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About Seed Savers Exchange

Your One Heirloom Project German Pinks were grown from seeds from Seed Savers Exchange, a non-profit organization dedicated to preserving heirloom seeds. In plain English, the good folks at Seed Savers are ensuring that we’re not left with nothing but homogeneous foods that have had all the flavor and interest genetically modified out of them. You can learn more about the organization–and order seeds and seedlings if you’d like–at www.seedsavers.org.

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My Victory Garden Part I

Last year was quite a year for me, in many ways. It started when I found out I was pregnant on April 29th. A few days after that, my garage was burned down with both cars inside it.

After we replaced both cars and got started on a new garage, our basement was flooded with sewage. At least when we flooded again in July clean-up was easier because everything had already been ruined!

What does this have to do with a victory garden, you ask? Everything. As the 4 fire departments who responded to our call were dousing our garage, I crumbled into my husband’s arms.

I realized my compost was gone! 3 years of work were literally up in smoke! Collecting scraps in the kitchen, mixing them in with weeds and grass clippings, turning the compost to aerate it–all gone.

As my husband calculated the money and aggravation spent on buying two new cars and a new building, I calculated the loss of my hummingbird and butterfly garden. He dealt with the Village on condemning the building and boarding it up. I memorialized all the hours I spent in my first real garden.

This was our first home with a yard. My garden is where I buried all my stress. I went there to cultivate my dreams, to nurture my soul. A fire wiped out these meaningful symbols in mere minutes. The rest of the garden season was a loss-no veggie garden, no perrenial garden, no more natives. I hardly saw any butterflies and the birds kept away from my charred yard.

Fast forward to this year. I have a wonderful, healthy son. The cars are replaced and garage built. We’ve recovered from the basement disasters. And I have my garden back! I spent my April mornings (before my little one woke up) clearing out the charred remains of my garage. Gone is the last of the nails, roof tiles and broken glass. I’ve replaced many of the hummingbird plants with new ones. A new composter and rain barrel are connected to my garage.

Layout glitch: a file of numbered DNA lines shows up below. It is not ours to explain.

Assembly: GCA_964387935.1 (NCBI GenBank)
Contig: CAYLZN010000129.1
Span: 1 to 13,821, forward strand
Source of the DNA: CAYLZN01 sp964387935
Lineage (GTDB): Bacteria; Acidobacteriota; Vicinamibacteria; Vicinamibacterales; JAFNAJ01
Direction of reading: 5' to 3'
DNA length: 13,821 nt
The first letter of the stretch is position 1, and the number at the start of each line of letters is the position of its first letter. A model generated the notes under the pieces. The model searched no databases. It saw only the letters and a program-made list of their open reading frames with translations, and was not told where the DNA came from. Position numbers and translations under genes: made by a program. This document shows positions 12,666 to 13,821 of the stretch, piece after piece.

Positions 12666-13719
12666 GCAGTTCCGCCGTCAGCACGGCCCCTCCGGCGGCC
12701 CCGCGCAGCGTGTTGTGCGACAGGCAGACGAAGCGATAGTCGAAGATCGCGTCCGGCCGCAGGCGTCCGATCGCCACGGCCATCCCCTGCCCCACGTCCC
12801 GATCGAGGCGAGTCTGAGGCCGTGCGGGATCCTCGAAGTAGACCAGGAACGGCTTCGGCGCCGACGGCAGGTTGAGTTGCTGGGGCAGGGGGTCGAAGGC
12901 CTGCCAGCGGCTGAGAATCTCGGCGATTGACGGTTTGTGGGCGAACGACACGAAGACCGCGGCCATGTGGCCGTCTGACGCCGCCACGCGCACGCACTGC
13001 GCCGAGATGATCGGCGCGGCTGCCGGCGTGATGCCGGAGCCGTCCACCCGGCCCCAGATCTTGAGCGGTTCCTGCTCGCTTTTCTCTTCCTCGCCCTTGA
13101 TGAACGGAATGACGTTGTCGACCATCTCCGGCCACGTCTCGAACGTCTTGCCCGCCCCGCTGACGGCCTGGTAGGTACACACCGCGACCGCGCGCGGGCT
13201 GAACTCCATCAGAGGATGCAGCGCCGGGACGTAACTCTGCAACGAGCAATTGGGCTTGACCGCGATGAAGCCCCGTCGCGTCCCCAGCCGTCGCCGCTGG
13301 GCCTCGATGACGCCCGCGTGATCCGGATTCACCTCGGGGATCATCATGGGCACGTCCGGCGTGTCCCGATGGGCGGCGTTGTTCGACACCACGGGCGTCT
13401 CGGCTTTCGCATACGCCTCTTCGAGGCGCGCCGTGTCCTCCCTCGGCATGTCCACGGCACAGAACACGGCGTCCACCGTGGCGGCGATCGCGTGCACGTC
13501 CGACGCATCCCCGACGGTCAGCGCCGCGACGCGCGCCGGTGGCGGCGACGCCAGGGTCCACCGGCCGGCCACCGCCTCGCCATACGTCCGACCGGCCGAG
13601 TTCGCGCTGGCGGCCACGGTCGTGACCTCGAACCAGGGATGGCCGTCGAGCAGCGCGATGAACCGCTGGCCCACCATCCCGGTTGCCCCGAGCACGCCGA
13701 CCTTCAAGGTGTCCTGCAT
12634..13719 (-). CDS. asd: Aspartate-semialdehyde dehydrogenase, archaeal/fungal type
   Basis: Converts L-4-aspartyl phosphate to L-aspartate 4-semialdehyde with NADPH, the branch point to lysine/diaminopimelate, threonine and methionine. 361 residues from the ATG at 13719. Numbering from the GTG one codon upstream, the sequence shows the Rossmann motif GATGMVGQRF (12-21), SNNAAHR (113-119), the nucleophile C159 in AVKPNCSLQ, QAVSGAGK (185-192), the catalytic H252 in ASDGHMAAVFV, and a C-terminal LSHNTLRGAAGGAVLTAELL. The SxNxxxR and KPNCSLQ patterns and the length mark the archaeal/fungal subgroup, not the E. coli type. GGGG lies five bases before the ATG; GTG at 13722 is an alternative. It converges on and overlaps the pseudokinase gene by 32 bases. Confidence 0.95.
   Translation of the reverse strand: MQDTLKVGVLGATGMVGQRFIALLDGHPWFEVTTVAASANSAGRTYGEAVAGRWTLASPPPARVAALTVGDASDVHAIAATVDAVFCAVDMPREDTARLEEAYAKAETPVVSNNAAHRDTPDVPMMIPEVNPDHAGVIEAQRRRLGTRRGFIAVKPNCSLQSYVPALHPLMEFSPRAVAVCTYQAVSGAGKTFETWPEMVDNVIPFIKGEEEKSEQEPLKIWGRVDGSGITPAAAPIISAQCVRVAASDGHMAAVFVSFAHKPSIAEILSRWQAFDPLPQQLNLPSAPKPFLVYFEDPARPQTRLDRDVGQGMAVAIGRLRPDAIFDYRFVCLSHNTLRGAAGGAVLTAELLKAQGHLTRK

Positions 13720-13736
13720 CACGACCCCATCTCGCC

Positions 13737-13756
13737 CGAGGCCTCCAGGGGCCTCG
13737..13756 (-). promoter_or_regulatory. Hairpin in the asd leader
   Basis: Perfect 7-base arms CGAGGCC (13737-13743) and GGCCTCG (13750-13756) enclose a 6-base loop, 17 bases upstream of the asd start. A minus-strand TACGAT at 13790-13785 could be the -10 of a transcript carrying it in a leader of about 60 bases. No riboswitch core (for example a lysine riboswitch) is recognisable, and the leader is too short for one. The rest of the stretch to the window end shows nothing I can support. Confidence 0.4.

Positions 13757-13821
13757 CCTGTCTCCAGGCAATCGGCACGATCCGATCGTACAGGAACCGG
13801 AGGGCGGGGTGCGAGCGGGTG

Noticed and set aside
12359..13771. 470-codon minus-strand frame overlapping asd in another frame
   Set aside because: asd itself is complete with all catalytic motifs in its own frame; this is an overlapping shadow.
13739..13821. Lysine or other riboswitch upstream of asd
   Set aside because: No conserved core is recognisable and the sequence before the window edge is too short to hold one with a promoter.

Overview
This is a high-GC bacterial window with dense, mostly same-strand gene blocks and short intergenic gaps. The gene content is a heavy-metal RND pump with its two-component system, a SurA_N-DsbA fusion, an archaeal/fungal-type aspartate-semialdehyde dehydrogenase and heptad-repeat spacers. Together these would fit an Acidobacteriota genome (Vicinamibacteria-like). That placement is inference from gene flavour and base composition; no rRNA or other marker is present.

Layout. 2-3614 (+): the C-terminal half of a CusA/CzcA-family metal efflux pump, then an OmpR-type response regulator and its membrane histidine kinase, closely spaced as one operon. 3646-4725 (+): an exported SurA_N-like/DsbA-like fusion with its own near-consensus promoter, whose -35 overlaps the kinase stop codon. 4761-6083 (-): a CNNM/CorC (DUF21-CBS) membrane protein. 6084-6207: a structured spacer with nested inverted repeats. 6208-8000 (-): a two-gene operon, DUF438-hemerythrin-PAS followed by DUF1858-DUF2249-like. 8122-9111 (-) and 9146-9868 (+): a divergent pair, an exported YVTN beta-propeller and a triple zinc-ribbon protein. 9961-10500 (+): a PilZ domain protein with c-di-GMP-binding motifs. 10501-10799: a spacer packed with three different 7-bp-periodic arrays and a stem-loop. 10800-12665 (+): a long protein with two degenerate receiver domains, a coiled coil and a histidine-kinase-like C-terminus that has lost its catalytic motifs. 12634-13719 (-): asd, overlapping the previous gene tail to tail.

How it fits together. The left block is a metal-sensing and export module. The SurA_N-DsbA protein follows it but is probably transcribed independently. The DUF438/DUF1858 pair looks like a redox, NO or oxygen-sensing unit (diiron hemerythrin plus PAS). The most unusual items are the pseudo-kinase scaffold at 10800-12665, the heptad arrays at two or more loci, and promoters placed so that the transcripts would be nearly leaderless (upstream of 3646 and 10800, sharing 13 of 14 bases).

My husband and I built raised beds that total almost 80 square feet of organic vegetable plants. We are growing over a dozen different fruits and vegetables, many chosen with my son in mind. And I’m growing raspberries because I’m nostalgic about the bushes growing behind my garage as a kid. Brussels sprouts as homage to my husband’s grandfather. Hot peppers to replicate the salsa verde we enjoyed in New Mexico 6 years ago. Cucumbers for pickling. Asparagus to delight us next spring. Tomatoes for canning and making my great aunt’s secret sauce recipe.

My new garden is different than my previous one, yet it’s still a reflection of where I am in life. My pre-fire garden was much more random with little planning. Morning glories and I were constantly in battle. Transplants from my condo’s patio garden were starting to look anemic. This new garden has been landscaped with my rough-housing dogs in mind. I chose a lower-maintenance plan in anticipation of my little guy. A new lawn makes my husband happy. New bulbs and bright pinks make me smile.

On a rare, warm morning last week, I was in the garden getting some work done before it was time to open shop. I went through a mental list of what was left to get done, and then it struck me–my garden is about the journey, not the destination. It is the one (and only one!) place in my life where I’m glad that the work is never done. That, too, is a victory for me.